I used homebrew cask to install many applications for quite a while now. But recently macOS keeps asking me to first confirm the "application downloaded from the internet" question that is usually only displayed for apps that are run for the first time.

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What happened and how can I get rid of this?


I use an admin account to install apps (brew cask install calibre), but I basically use a non-admin account all the time. I can get rid of the message by logging into the admin account and launching the app once and then the message disappears also for the user account.

  • There is no need to link to the accepted answer in the question. If you want to explain why you moved the "accept" mark to another answer, a comment below the answer might be the better place (especially because the poster of that answer gets notified then). – nohillside Dec 1 '19 at 10:24

Wohoo! I just realized that there is apparently now a built-in solution to the problem! Homebrew offers a --no-quarantine flag. That means one can now install casks without the annoying message, by using

brew cask install --no-quarantine calibre


brew cask reinstall --no-quarantine calibre
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As you mentioned in your update, you can open the application as an admin user. A more direct way is to run this command as an admin:

xattr -r -d com.apple.quarantine /Applications/Calibre.app
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  • Accepting this answer because sudo spctl --master-disable of the other answer is potentially overkill. apple.stackexchange.com/questions/337320/… – n1000 Jan 14 '19 at 10:04
  • Sorry – un-accepting this answer. Although this is technically still the best answer, I found a more "official" way to do acheive what I want in Homebrew. As this question is specifically about Homebrew, it seems more applicable here. – n1000 Dec 1 '19 at 10:39
  • @n1000 Good find, I upvoted your new answer because I constantly run into this. – Tom Panning Dec 10 '19 at 17:42

More of a workaround than a solution: Launching the App from an account with admin privileges once, makes the message disappear also for the non-admin account. Not sure if this is a bug or a feature... In the past it used to work like that also from non-admin accounts.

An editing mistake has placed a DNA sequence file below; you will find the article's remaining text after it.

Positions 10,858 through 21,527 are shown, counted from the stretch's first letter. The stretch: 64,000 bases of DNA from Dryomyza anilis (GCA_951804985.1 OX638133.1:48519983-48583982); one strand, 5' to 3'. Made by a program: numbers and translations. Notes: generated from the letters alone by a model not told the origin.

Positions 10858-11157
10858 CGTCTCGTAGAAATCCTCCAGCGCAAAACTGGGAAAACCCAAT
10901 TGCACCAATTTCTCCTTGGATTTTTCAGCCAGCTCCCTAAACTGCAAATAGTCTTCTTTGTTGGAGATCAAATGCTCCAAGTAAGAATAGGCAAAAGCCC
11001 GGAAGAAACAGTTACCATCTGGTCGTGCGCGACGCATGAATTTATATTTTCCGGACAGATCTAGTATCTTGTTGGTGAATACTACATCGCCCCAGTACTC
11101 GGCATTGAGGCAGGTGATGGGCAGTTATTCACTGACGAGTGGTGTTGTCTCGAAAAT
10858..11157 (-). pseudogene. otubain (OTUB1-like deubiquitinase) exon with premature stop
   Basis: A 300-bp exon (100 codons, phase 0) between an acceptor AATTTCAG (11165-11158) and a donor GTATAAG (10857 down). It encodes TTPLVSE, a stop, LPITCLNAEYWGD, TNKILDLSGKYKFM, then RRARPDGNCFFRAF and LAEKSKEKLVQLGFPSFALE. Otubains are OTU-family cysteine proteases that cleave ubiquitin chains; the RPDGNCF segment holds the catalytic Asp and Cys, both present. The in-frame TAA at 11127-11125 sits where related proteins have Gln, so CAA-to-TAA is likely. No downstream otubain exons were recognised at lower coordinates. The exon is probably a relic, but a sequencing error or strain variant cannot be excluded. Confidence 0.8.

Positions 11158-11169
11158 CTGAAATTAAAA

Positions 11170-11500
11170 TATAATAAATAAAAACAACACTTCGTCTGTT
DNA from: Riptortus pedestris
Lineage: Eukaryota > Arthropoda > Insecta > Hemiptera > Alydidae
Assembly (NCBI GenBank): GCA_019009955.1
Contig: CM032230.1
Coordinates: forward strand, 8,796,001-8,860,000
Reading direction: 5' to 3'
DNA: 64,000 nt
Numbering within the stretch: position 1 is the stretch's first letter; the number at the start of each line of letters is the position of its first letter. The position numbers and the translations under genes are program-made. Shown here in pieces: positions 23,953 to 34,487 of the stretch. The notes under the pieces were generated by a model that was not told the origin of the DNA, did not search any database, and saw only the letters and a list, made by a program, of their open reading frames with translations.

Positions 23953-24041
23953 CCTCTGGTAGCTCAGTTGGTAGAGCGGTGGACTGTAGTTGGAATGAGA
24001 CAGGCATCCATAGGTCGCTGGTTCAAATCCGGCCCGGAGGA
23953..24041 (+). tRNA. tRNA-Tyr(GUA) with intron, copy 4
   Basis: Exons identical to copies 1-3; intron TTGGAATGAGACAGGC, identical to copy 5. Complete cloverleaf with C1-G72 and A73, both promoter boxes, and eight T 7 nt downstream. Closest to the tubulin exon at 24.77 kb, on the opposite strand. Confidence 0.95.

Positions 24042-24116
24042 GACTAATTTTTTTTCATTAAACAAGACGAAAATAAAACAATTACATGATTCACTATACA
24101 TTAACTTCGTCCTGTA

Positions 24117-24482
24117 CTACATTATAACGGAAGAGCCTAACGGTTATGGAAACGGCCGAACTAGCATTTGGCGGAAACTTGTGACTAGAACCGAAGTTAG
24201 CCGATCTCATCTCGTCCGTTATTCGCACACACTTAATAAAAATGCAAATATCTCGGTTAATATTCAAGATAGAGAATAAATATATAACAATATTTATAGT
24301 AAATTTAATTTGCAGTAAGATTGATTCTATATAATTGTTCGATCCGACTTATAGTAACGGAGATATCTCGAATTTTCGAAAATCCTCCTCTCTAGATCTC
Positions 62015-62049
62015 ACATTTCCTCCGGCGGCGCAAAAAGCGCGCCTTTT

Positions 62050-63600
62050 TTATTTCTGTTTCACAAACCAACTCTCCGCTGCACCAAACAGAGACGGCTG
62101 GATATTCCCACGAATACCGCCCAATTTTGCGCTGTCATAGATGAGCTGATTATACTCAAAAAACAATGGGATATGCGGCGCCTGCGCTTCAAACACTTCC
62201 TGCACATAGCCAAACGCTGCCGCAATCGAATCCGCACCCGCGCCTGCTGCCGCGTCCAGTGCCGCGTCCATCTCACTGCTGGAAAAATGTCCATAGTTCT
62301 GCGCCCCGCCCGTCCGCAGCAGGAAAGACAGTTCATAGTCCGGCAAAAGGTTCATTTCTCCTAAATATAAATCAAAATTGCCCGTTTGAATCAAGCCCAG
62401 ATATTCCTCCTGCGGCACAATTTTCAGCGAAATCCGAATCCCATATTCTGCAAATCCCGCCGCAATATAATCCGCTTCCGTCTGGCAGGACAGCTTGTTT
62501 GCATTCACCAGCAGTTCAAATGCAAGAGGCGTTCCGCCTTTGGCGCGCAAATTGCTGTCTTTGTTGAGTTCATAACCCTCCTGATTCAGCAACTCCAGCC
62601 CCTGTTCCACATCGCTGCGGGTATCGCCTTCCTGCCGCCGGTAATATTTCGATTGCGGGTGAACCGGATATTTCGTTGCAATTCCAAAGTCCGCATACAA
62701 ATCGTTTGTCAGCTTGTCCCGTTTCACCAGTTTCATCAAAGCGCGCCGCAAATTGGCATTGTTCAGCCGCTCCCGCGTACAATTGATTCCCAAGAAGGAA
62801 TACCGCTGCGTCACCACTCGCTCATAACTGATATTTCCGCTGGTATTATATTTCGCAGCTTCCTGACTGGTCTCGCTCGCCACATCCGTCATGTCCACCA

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You need to allow it, in the system preferences.

Open the Terminal app from the /Applications/Utilities/ folder and then enter the following command syntax:

sudo spctl --master-disable

Hit return and authenticate with an admin password

Relaunch System Preferences and go to “Security & Privacy” and the “General” tab

You will now see the “Anywhere” option under ‘Allow apps downloaded from:’ Gatekeeper options

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Do not forget to change it back for your safety.

sudo spctl --master-enable

Alternative method is to remove the Apple imposed Quarantine using Terminal command.

For example, if all of the files are in ~/Downloads/ then you would use:

xattr -r -d com.apple.quarantine ~/Downloads/
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  • Really? Do I need the big guns?! The app will start, it is just this annoying message every time. I think you may be confusing it with the message where macOS blocks the app from launching entirely. Strange it worked before. Did Apple change their policy with the last update or something? – n1000 Sep 23 '18 at 17:04
  • Yes Apple changed the policy and actually removed the Anywhere. – Ruskes Sep 23 '18 at 17:06
  • It will mark the file as not secure download, and that is why you get the warning. – Ruskes Sep 23 '18 at 17:08
  • Unfortunately this does not work. I could change to "Anywhere" but the message persists. I did try: reboot, brew cask reinstall typora, change the settings in Security back and forth... No success :( – n1000 Sep 23 '18 at 17:14
  • 2
    I'm pretty sure that sudo spctl --master-disable is only needed for apps that will not launch because they are from an unknown developer (and even in that case, it's more preferable to just right-click the app and choose open rather than disabling via spctl). In any event, it's unrelated to this specific dialog box. – TJ Luoma Sep 23 '18 at 18:29

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